NBC 7 Responds

Palomar Health Medical Group finally discloses some details about cybersecurity incident

The medical grop said it first detected suspicious activity on or around May 5

NBC Universal, Inc.

Two months after a a cybersecurity incident that affected Palomar Health Medical Group, the health care agency is finally providing some transparency about the situation.

The medical group sent out a notice last Wednesday saying an incident on that date "may have impacted the privacy of information related to certain individuals."

It determined someone had access to certain files from April 23 to May 5. The medical group believes some files might have been copied.

So far, PHMG says it cannot identify who was impacted or what specific information was involved. It believes it could be personal information, including Social Security numbers, medical histories and credit card numbers.

The medical group says it is unaware of any information being misused and it encourages patients to be vigilant against incidents of identity theft by reviewing account statements.

"The investigation is ongoing but has found that an unauthorized actor gained access to certain files within PHMG’s network from April 23, 2024, to May 5, 2024, and may have copied those files. Additionally, this incident may have caused certain files to become unrecoverable. However, PHMG is continuing its efforts to restore all files and identify the specific individuals and information that may have been impacted so it can provide individualized notice with additional information when its investigation is complete," the medical group said in its notice, in part.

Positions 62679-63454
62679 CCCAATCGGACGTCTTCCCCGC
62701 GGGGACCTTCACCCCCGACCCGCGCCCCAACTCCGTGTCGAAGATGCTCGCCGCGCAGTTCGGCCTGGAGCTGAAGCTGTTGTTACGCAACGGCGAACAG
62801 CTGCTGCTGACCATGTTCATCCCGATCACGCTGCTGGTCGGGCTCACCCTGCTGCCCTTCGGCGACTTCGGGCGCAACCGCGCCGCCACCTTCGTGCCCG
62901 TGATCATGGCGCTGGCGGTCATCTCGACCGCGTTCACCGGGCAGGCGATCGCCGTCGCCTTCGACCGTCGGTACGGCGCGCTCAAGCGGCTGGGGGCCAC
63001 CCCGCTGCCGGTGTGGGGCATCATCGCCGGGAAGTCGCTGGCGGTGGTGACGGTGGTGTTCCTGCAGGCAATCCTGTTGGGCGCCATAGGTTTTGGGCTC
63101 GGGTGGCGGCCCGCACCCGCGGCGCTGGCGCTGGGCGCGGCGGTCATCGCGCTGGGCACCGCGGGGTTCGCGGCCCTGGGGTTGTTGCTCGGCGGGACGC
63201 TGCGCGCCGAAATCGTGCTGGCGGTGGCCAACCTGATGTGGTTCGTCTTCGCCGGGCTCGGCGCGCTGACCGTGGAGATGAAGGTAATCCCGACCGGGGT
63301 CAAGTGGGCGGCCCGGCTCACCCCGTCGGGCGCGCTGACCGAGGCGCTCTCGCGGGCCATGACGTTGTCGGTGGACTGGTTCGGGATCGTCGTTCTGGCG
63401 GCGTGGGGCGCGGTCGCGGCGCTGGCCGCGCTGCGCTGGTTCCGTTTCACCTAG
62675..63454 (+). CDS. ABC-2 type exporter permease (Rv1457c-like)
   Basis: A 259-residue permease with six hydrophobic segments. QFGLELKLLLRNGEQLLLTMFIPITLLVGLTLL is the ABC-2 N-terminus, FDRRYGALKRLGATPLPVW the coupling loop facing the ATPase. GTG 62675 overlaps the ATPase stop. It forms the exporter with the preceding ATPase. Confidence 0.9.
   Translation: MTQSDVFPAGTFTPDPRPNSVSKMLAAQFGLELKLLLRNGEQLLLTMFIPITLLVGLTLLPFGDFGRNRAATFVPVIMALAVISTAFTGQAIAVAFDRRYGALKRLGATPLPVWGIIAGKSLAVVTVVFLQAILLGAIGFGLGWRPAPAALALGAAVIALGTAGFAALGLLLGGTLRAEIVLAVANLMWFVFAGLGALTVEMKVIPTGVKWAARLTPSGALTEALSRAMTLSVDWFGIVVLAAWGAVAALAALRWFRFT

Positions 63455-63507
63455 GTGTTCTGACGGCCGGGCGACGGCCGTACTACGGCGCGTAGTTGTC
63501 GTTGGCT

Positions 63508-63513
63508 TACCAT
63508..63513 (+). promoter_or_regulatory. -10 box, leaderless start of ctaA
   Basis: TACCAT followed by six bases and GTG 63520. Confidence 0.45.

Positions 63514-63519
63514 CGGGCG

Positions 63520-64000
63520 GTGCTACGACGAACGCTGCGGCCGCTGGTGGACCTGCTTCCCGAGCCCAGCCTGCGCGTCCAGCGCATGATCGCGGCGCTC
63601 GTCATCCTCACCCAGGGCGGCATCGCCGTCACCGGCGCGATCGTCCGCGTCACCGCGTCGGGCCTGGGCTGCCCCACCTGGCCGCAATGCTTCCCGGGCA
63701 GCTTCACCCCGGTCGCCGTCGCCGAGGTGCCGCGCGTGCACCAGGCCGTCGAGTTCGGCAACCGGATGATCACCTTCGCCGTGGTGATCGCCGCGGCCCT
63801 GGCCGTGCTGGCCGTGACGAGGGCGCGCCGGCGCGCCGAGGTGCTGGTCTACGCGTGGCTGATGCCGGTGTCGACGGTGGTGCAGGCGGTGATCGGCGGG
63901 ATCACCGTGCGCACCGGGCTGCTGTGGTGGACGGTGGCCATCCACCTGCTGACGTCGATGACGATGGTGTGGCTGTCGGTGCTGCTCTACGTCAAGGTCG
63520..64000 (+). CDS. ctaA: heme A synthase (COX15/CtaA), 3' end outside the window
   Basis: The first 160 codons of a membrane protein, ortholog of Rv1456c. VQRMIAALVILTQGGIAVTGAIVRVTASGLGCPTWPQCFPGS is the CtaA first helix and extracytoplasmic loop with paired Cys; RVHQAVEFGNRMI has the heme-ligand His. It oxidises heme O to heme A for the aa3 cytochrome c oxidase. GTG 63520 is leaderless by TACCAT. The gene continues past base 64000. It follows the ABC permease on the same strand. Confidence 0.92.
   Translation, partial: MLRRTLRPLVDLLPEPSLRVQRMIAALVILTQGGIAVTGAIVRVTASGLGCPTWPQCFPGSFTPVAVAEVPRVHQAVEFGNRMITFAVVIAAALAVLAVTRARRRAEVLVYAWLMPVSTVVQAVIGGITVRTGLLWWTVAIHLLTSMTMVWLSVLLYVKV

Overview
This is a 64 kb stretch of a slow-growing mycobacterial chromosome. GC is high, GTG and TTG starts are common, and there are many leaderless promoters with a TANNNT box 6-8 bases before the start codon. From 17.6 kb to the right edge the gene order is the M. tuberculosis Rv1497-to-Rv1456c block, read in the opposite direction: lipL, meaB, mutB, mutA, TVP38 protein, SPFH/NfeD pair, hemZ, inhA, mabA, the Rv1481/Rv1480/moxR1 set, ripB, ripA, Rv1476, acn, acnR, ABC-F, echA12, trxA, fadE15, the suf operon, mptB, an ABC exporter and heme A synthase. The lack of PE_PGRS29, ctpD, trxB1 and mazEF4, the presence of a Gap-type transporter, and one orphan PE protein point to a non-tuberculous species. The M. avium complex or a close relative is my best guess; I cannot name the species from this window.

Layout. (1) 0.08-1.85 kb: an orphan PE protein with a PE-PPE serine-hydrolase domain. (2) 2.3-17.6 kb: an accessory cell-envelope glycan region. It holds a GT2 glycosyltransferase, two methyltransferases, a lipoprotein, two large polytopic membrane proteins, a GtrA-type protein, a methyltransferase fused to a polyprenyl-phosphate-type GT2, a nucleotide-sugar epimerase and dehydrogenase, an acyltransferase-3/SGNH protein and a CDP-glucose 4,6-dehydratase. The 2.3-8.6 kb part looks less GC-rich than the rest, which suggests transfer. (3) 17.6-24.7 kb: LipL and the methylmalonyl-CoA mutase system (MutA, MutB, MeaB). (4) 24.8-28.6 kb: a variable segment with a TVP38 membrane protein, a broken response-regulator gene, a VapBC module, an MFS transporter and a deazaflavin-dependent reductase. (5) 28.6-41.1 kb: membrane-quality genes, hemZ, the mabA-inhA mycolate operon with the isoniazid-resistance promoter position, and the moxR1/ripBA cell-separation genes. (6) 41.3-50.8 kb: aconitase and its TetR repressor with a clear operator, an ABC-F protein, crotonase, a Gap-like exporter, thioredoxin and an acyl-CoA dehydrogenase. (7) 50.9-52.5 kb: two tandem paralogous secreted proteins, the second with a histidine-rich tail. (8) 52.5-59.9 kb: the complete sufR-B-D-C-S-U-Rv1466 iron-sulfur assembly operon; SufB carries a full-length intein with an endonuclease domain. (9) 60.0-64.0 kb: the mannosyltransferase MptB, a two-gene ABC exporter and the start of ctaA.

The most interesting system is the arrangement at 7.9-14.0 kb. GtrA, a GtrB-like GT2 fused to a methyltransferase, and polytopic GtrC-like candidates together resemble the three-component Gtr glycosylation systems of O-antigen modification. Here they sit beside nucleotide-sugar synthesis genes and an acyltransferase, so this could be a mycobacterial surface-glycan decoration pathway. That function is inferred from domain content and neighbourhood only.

Palomar Health Medical Group released new details about the cybersecurity incident that forced the medical group to take its systems offline two months ago.

PHMG says it cannot yet identify who and what information has been impacted or confirm if there has been misuse of that information.

The notice came as the deadline for a data breach requirement by the federal government was approaching. The rule states that health systems have 60 days from the discovery of a breach to notify patients, the media and the government about what information may have been compromised and what it's doing to fix the issue.

As the investigation continues, patients told NBC 7 they’ve had trouble making appointments, getting test results and refilling prescriptions. An internal email sent to employees a few weeks ago estimated that 85% of systems would be back online by July 1. That has not happened, according to the people NBC 7 spoke to.

NBC 7 reached out to the medical group last week, and in an email, it sent this statement: “Palomar Health Medical Group is working diligently to be fully operational by mid-July. We value our patients and appreciate their understanding and patience as we respond to this incident.”

Palomar Health Medical Group patients are not the only ones being impacted by the incident. An employee reached out to NBC 7 Responds, saying it's been tough to keep up with patients' needs after the incident forced the medical group to shut down its phone and computer systems around May 5.

The employee NBC 7 spoke to didn’t want to be identified, fearing backlash. But she said some remote workers have been unable to do their jobs due to the systems being down, and their hours are being cut, forcing them to file for unemployment. There has also been a change in leadership. An email to employees in early June announced the CEO and the medical group “mutually decided to part ways.”

Another email, sent that same day, alerted employees that they would be transitioning to a new health insurance plan starting July 1.

PHMG did not answer any of NBC 7's questions about these changes.

Sergio Flores from NBC 7 and Telemundo 20 Responds has been pushing for answers ever since the incident seven weeks ago.
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